Awarded Antitrust Research by Two Graduate Students in Economic and Social Sciences

Awarded Antitrust Research by Two Graduate Students in Economic and Social Sciences


Bocconi not only invests in the quality of its research, but also prepares and tries to involve students directly in research activities. Two MSc in Economic and Social Sciences graduates, Alessandra Catenazzo and Guido Deiana, were awarded for their MSc dissertations on the topic of antitrust.
Alessandra Catenazzo, author of the thesis entitled Competition and the Green Deal: a Study of Consumers WTP for Reduced CO2 Emissions in the Italian Car Market, won the Antitrust Prize 2021, established by the Italian Competition Authority (Autorità Garante della Concorrenza e del Mercato) and reserved for those who have distinguished themselves, through their activities, in promoting the culture of competition and consumer protection.
In detail, Alessandra's dissertation investigates the relationship between sustainability and competition. Her aim is to understand consumers' concern for the sustainability feature of a product. The study analyzes the automotive sector in Italy because in this market the sustainability aspect is easily measured through car emissions. In addition, it is a feature that consumers are likely to observe, because according to law, they must know cars' emission levels. The results illustrate a significant value of money that consumers are willing to pay extra for sustainability. This suggests that, at least in the car market, by increasing market competition, companies will voluntarily invest in the sustainability aspect of products in order to attract consumers. Therefore, it is possible to combine the interests of competition and sustainability.
Guido Deiana, author of the thesis titled No More Free Choice: An Empirical Analysis of Default Options in the Amazon Marketplace, has won two contests: Marco Fanno Scholarship (Unicredit Foundation) which supports academic excellence in the field of economics and finance, and the third edition of the "Luigi Prosperetti Award," bestowed by the Italian Antitrust Association (Associazione Antitrust Italiana) for the best dissertation on topics related to economics of competitive markets and implementation of antitrust regulations.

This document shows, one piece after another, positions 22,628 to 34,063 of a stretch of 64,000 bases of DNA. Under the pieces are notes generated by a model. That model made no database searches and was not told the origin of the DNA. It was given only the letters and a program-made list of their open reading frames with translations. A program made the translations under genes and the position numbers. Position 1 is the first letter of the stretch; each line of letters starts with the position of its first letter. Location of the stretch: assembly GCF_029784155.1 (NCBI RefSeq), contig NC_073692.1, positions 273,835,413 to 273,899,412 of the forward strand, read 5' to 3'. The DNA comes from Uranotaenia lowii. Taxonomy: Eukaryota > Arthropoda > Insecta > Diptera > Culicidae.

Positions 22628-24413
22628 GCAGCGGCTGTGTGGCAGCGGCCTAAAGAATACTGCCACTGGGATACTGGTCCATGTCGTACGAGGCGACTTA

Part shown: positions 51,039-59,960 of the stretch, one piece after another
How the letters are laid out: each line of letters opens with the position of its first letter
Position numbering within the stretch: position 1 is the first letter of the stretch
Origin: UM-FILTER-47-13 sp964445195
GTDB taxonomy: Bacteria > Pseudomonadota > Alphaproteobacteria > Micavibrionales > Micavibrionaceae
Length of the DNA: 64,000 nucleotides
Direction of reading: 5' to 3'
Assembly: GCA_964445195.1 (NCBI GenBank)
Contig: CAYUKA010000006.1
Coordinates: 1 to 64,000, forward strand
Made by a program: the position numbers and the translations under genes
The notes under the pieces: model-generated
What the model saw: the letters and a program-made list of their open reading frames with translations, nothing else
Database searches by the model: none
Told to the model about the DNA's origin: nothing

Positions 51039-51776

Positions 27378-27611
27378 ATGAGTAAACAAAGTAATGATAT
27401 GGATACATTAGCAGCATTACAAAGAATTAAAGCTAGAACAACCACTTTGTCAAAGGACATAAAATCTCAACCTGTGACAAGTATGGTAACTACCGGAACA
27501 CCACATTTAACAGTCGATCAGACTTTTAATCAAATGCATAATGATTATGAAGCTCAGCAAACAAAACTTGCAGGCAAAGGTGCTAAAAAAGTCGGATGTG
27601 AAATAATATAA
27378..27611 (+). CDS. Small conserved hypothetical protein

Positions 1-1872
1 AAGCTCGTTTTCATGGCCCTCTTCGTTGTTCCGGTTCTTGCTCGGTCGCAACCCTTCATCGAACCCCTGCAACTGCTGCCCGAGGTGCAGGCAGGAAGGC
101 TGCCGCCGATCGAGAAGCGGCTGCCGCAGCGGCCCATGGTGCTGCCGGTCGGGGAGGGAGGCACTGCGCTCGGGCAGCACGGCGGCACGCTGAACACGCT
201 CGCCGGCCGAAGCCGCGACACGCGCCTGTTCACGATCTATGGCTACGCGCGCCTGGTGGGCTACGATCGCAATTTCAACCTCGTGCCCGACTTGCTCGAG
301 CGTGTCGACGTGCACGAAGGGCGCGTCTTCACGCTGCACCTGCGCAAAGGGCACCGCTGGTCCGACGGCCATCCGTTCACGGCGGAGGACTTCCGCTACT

Guido's dissertation studies how products recommended by online platforms, e.g. Amazon Choice products suggested by Amazon, influence consumers' choices. Specifically, data were collected on usb cables sold in five Amazon Europe marketplaces. The results show that on low-cost and easily replaceable products, consumers 9 times out of 10 buy the Amazon Choice product. Consequently, these results show the potential for consumer choice bias that is derived from a vertically integrated platform that competes with third-party sellers in its own environment.
Francesco Decarolis, Full Professor of the Department of Economics, is the supervisor of the award-winning dissertations. "The course Empirical Industrial Organization and Market Design that I teach in MSc, and which Alessandra and Guido also attended, deals with topics at the frontier in industrial economics and offers students tools for empirical analysis, hence the use of data in antitrust issues and understanding how markets work. It also offers methodologies that integrate economic theory and data to develop quantitative models capable of predicting changes in market structures. For example, in these dissertations, students have used demand estimation methods, so through data on product market shares and product characteristics, one is able to quantify consumer preferences for different products and understand how different market policies affect the evolution of competition," says Decarolis.
"Professor Decarolis' course completely changed my idea of empirical work and my research direction on economics. It made me discover a whole part of economics that brings together economic theory and programming," adds Guido.
"The MSc in Economic and Social Sciences extremely helpful in approaching research. Most of the exams have very practical parts of data analysis, which you need to do research. In fact, many graduates continue their path in international PhD programs or start working in research fields," says Alessandra.
Guido and Alessandra are currently Research Assistants at Bocconi. Soon Guido will begin a PhD in Economics at New York University, while Alessandra will start working at the Italian Competition Authority.
Decarolis' course will be available again at Bocconi in fall 2023 when he will return from a sabbatical period spent doing research in the United States.

by Weiwei Chen
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